I don’t mean to overdo this. I don’t mean that this one thing will necessarily keep you from waking up, or at least getting most of the way there, but it does show where your genetic temperament is nailed down. I can think of another image, of a whirlwind around your spine. As the whirlwind spins, it creates something like a magnetic field that holds your narrative in place in your conscious mind, in the conscious part of your brain. The whirlwind also holds the emotional content of your particular intangible world, of your personal narrative.
As I said, I’ve seen these cookies over and over again. I’ll sit over coffee with somebody who had been listening to me talk for twenty years, and who I assumed was on the verge of waking up. The conversation goes on and on, and finally he says, “Out of all I’ve got from listening to you, what stands out is how you really clarified my vision.” I hear something like that, and I know the cookie is about to peek out from that man’s pocket. The man continues, “You made me understand that the Chinese only opened up restaurants in America to slip in some kind of trick chemical that’s going to weaken our wills so they can control us,” or he says, “Your talks made me truly understand that we’ve got to kill all the red-headed people in the world, because they’re trying to take over the educational system.” Whatever the man tells me, it’s at about that level of insanity.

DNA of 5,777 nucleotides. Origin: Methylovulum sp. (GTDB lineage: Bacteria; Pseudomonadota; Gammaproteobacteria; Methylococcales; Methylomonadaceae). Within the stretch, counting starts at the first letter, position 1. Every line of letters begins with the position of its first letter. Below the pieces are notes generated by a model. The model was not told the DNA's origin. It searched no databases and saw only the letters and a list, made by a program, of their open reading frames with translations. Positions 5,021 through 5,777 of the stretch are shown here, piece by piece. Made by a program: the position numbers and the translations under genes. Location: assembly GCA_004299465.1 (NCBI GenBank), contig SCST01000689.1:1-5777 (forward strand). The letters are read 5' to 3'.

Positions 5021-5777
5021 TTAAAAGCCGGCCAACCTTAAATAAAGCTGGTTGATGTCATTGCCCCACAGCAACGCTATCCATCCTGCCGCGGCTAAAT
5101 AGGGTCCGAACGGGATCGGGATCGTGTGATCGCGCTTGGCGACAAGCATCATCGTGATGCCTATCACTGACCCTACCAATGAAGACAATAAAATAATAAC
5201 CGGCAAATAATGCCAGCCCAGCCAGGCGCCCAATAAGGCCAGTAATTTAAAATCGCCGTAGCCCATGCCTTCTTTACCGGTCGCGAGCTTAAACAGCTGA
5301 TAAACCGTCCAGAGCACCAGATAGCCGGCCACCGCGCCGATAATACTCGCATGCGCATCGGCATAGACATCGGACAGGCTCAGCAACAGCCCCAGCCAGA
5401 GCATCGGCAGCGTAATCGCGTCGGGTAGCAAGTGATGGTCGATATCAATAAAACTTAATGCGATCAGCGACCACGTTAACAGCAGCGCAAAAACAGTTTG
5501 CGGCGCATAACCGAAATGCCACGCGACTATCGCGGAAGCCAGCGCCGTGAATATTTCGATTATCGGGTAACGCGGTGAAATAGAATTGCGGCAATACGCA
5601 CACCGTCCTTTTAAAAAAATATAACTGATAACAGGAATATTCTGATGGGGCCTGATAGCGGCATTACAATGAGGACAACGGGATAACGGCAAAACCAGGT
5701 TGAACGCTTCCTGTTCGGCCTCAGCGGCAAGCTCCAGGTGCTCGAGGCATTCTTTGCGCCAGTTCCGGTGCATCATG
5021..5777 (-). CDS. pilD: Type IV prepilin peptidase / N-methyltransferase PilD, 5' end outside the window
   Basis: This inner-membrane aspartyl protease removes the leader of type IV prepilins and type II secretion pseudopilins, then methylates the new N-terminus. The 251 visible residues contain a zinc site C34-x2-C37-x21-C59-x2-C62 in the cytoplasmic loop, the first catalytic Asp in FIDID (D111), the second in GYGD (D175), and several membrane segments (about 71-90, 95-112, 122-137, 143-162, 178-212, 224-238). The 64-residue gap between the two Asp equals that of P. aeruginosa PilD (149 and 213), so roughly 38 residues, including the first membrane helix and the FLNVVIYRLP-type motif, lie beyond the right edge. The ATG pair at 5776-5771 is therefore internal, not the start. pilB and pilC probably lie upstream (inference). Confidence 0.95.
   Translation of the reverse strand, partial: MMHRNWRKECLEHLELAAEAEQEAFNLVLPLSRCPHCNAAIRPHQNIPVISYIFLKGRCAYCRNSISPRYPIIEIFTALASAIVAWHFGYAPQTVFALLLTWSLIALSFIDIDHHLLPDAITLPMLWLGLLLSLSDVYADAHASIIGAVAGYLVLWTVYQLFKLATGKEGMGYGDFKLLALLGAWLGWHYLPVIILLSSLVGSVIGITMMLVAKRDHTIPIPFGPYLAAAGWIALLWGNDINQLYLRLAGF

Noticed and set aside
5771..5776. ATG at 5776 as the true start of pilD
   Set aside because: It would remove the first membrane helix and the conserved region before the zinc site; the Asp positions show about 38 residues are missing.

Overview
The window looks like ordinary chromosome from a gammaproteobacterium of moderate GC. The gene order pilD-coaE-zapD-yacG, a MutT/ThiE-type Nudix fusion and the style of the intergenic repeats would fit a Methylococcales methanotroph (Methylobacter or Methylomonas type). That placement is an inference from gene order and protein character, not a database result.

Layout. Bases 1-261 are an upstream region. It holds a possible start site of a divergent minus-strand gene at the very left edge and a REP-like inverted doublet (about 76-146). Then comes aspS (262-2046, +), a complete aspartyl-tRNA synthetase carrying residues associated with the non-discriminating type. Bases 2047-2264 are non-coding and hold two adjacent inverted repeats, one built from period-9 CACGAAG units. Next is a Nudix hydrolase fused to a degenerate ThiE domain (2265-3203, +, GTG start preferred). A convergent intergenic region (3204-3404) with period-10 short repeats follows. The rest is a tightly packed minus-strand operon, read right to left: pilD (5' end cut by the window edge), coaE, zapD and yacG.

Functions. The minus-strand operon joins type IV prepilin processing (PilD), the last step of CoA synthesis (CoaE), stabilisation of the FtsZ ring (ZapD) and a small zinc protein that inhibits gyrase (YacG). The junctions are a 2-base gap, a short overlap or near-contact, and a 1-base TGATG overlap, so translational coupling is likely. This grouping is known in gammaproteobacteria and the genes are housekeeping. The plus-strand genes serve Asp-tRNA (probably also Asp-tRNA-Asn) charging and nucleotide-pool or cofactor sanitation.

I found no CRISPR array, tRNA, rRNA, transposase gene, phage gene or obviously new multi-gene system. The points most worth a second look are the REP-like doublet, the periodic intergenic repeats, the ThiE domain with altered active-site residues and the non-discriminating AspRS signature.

I’m exaggerating, but not by much. The things that people tell me are quite bizarre, considering that these are people who have gone partway down the road, who have gotten close to truly seeing what is there, but who are still clutching one cookie, which is all it takes. One idea stemming from man’s intangible world that some person takes seriously is enough to keep that person’s vision clouded.